I meant to read The Life-Changing Magic of Tidying Up last spring, but (foolishly) thought I could glean the main concepts from others and apply them to my own life. Nope! Did some of the core principles help me remove clutter from my life? Sure. But it only made a temporary dent in the overall amount of "things" in my home. 

By skipping the book last year, I missed out on her stellar category-based system (super duper important) and all the helpful explanations and anecdotes (from herself and clients) sprinkled into every chapter.

So, I finally bit the bullet and read it in early January. 

This book blew me away! 

The whole time I was reading it, I kept nodding my head in agreement and bookmarking passages like crazy. Certain sections felt like she was speaking directly to me, addressing justifications, rationalizations, and emotional issues that had kept me from letting go of so many belongings over the years.

Here are a few quotes that really spoke to me:
  • "Visible mess helps distract us from the true source of the disorder. The act of cluttering is really an instinctive reflex that draws our attention away from the heart of an issue." (pg. 21)
  • "When your room is clean and uncluttered, you have no choice but to examine your inner state. You can see issues you have been avoiding and are forced to deal with them." (pg. 21)
  • "When you come across something that you cannot part with, think carefully about its true purpose in your life. You'll be surprised at how many of the things you possess have already fulfilled their role. By acknowledging their contribution and letting them go with gratitude, you will be able to truly put the things you own, and your life, in order." (pg. 61)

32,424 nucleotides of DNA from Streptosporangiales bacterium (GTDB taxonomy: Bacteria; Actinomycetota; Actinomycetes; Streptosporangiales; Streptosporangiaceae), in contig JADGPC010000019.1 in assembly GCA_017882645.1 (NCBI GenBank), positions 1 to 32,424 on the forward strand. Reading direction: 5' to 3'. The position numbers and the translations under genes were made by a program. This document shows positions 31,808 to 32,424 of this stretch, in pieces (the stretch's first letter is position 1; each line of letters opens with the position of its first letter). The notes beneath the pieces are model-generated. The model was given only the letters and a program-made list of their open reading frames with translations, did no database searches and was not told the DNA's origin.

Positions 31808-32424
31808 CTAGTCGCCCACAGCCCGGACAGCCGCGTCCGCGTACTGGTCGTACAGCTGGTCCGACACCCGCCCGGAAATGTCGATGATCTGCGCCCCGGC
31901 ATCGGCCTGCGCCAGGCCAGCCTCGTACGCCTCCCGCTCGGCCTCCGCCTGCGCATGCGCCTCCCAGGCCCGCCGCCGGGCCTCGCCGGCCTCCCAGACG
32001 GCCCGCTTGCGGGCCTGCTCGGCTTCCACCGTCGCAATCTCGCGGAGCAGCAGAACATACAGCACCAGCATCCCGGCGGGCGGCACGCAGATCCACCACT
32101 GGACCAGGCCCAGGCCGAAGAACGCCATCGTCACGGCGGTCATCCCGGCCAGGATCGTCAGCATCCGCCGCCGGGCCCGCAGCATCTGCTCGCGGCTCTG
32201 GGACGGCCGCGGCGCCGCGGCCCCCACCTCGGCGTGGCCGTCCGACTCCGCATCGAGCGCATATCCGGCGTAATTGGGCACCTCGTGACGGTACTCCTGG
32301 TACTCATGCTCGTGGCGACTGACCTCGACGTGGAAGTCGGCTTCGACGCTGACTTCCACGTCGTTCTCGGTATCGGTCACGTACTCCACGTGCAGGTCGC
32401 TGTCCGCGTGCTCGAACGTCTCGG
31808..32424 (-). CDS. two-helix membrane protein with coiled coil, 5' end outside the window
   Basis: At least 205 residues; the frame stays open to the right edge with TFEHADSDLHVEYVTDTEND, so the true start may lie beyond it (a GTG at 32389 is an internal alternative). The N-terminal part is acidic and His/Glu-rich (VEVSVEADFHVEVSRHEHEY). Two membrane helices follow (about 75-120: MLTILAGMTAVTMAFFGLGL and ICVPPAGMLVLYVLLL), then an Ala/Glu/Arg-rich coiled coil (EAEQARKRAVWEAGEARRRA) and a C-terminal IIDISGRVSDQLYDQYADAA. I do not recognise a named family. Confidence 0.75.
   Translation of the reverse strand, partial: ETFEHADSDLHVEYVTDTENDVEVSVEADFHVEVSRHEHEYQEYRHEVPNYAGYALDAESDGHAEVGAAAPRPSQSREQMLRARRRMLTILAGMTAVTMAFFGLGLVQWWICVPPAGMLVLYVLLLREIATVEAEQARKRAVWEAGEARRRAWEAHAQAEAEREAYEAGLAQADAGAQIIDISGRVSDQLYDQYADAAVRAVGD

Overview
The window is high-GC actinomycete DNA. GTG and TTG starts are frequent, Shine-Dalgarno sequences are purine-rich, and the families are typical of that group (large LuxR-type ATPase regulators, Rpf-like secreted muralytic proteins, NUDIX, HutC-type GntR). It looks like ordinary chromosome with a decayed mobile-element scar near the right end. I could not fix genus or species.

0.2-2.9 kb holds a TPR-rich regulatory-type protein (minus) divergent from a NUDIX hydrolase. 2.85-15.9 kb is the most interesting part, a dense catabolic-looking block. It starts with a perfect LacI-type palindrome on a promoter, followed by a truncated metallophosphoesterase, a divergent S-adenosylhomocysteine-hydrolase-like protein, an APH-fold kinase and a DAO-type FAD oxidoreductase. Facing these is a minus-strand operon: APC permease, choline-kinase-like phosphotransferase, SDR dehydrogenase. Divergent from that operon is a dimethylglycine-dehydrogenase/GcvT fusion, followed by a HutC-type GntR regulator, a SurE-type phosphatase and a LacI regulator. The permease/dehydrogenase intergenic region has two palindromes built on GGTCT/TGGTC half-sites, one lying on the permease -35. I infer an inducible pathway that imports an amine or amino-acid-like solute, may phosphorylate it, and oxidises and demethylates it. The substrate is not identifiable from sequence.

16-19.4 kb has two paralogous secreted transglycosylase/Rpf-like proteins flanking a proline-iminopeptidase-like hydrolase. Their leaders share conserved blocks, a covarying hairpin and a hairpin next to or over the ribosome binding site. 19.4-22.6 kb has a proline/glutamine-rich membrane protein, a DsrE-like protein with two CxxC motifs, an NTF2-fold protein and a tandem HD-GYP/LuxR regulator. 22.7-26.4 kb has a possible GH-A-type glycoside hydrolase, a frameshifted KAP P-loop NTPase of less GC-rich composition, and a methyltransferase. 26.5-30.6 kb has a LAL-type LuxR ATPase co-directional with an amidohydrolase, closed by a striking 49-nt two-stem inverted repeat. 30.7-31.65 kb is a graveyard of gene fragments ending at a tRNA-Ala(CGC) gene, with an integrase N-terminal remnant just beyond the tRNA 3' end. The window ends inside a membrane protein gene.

• "Presents are not 'things' but a means for conveying someone's feelings. When viewed from this perspective, you don't need to feel guilty for parting with a gift." (pg. 108)
  • "By handling each sentimental item and deciding what to discard, you process your past." (pg. 116)
  • "There are three approaches we can take toward our possessions: face them now, face them sometime, or avoid them until the day we die. The choice is ours...If we acknowledge our attachment to the past and our fears for the future by honestly looking at our possessions, we will be able to see what is really important to us." (pg. 184)
  • "Life becomes far easier once you know that things will still work out even if you are lacking something." (187)

The KonMari Method: How One Short Book On Tidying & Joy Can Change Your Life

What Makes The Life-Changing Magic of Tidying Up So Special? 

1) It's different.

This is not your average organizing and decluttering book. If it were, I promise you I wouldn't have read it! I'm a self-professed "Type B" who dislikes the monotony of cleaning day in and day out. (Neverending dishes, anyone?) And the idea of setting up a fancy, complex organizing system stresses me out.

While so many other resources claim the secret to a clutter-free home is finding the perfect storage system (expensive & complicated) or throwing things away in bulk (temporary solution), Marie Kondo bucks this trend.

The KonMari Method is set up to help you sort through your possessions quickly & effectively so you keep only what you truly want or need and discard the rest. 

The category system helps you stay on task (not getting distracted by finding things you haven't seen for years) and the spark joy criteria helps you whittle down what to keep by truly listening to yourself (using emotion and intuition)